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  • Driving Three Ford F-59 Alternative-Fuel Options

Driving Three Ford F-59 Alternative-Fuel Options

Pick Your Propulsion

Jun 2, 2015
Photographers: Manufacturer, Brett T. Evans
The 2015 Work Truck Show in Indianapolis is the nation’s largest convention of work truck manufacturers and equipment suppliers so, naturally, it’s the perfect place for companies to show off their greatest technologies. With a significant emphasis placed on “green trucks,” much of that technology was focused on reducing fuel consumption and emissions, while providing lower operating costs and simpler fleet integration to those brave early adopters.
Proving they knew how to put their money where their mouths were, several different companies offered testdrives and rides to allow attendees to experience their cutting-edge technology firsthand. We were invited to drive three Ford F-59 box vans, each powered by a different propulsion system.
Crosspoint Kinetics: Ford F-59 Gas-Electric Hybrid
Crosspoint Kinetics’ solution to the energy problem is a bolt-on, after-transmission electric hybrid system that uses compact ultracapacitors in place of batteries for energy storage. As with most hybrid electric vehicles, the Crosspoint F-59 uses regenerative braking to build a reserve of potential energy. However, the system only works from 30 mph to 0, with electric boost then moving from the ultracapacitors to the rear wheels as the vehicle accelerates to that 30-mph threshold. At that point, the vehicle moves on its primary fuel source (gasoline, diesel, compressed natural gas, or propane) alone.
Photo 2/6   |   Using a somewhat conventional gas-electric hybrid system, the Crosspoint Kinetics Ford F-59 relies on ultracapacitors—not batteries—to store energy. That important switch is what makes the conversion relatively simple and cheap. An engine stop-start system further reduces emissions and fuel consumption, particularly in urban driving.
While the hybrid system may sound a bit underwhelming compared to other electric tours de force, there are a number of benefits, including lower initial cost and more reliable operation. Additionally, most box vans spend the majority of their time decelerating from and accelerating to 30 mph, so Crosspoint’s system is well suited to the application. The company claims efficiency increases of 30 percent in normal fleet van driving, with a commensurate decrease in greenhouse gas emissions.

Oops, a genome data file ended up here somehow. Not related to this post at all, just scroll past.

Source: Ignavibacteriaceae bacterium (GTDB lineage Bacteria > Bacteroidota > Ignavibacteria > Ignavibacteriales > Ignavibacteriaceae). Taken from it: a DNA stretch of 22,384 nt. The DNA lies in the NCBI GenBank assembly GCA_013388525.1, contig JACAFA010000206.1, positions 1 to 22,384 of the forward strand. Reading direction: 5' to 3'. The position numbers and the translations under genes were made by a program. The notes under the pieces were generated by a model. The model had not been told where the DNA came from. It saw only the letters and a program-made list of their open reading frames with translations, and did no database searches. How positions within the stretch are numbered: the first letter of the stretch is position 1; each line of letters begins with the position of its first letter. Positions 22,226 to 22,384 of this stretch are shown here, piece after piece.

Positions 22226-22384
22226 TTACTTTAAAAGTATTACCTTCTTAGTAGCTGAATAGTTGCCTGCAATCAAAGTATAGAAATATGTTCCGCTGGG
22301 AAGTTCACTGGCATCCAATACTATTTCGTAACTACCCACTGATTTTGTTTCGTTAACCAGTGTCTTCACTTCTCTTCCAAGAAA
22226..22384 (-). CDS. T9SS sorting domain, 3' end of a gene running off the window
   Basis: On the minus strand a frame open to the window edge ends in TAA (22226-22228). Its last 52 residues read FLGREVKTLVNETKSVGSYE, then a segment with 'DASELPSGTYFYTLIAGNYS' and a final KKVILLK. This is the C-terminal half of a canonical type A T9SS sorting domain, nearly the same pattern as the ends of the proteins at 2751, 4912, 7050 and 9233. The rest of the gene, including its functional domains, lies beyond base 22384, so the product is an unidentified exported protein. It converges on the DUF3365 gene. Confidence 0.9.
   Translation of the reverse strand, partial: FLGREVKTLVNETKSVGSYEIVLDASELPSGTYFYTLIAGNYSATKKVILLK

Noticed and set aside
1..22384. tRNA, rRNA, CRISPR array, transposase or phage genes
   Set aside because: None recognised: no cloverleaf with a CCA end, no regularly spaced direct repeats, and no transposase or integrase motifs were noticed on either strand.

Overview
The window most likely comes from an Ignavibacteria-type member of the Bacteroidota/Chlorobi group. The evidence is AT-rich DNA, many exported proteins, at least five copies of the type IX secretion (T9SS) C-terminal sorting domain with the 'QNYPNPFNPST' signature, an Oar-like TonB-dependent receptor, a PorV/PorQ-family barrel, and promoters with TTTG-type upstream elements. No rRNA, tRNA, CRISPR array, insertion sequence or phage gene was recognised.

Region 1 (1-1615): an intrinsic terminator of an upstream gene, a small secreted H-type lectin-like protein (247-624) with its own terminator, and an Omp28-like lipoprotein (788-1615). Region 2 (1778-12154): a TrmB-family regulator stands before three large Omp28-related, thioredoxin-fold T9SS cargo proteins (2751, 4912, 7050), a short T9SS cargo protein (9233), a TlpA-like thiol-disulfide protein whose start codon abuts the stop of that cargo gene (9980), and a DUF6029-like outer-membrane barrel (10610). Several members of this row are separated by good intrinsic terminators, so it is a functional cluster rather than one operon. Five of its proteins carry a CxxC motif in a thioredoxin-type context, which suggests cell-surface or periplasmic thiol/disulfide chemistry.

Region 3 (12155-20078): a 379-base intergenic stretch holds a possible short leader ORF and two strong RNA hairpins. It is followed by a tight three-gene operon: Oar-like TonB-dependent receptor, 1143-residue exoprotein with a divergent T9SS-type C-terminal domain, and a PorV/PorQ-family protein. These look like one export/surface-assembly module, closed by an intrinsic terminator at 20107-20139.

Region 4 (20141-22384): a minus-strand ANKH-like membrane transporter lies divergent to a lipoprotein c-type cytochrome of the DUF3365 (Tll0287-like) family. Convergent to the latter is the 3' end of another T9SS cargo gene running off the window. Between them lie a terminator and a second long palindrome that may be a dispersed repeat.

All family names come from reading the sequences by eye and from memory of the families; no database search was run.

In practical use, it all worked seamlessly. Regenerative braking was unnoticeable, and the engine’s auto-stop was responsive when the light turned green. Aside from the initial surprise at the gas engine shutting down when stopped, the vehicle provided a driving experience similar to any other box van.
Roush CleanTech: Ford F-59 Propane
The propane-fueled Roush CleanTech Ford F-59 was the only non-hybrid we drove at the Work Truck Show. However, propane burns much cleaner than gasoline or diesel (with emissions between 20 and 100 percent less than its fossil-fuel competition), so its green cred shouldn’t be discounted. Other advantages to the fuel are significantly lower fuel costs (around half the price of gasoline at press time) and relatively simple conversion.
Photo 3/6   |   Roush CleanTech announced a partnership with AmeriPride, the linen supply company, which will now use propane-powered Roush trucks in its delivery fleet. Tucker Perkins, chief business development officer for the Propane Education and Research Council, advocates the use of propane thanks to its cleaner burn and domestic production compared to fossil fuels.
Additionally, Roush CleanTech recently achieved Qualified Vehicle Modifier status from the Ford Motor Company (a goal shared by the manufacturers of each of the vehicles we drove), so purchasing a brand-new, propane-powered Ford work truck is very simple.
There are a few disadvantages to propane, however, one being “range anxiety” that stems from limited refueling options. Most fleets that run propane install fueling tanks within the company’s motor pool, allowing them to refuel at the home base at the end of the day. Many trucks’ routes are within the range of a full tank, but still, anxiety will linger until propane is more widely available.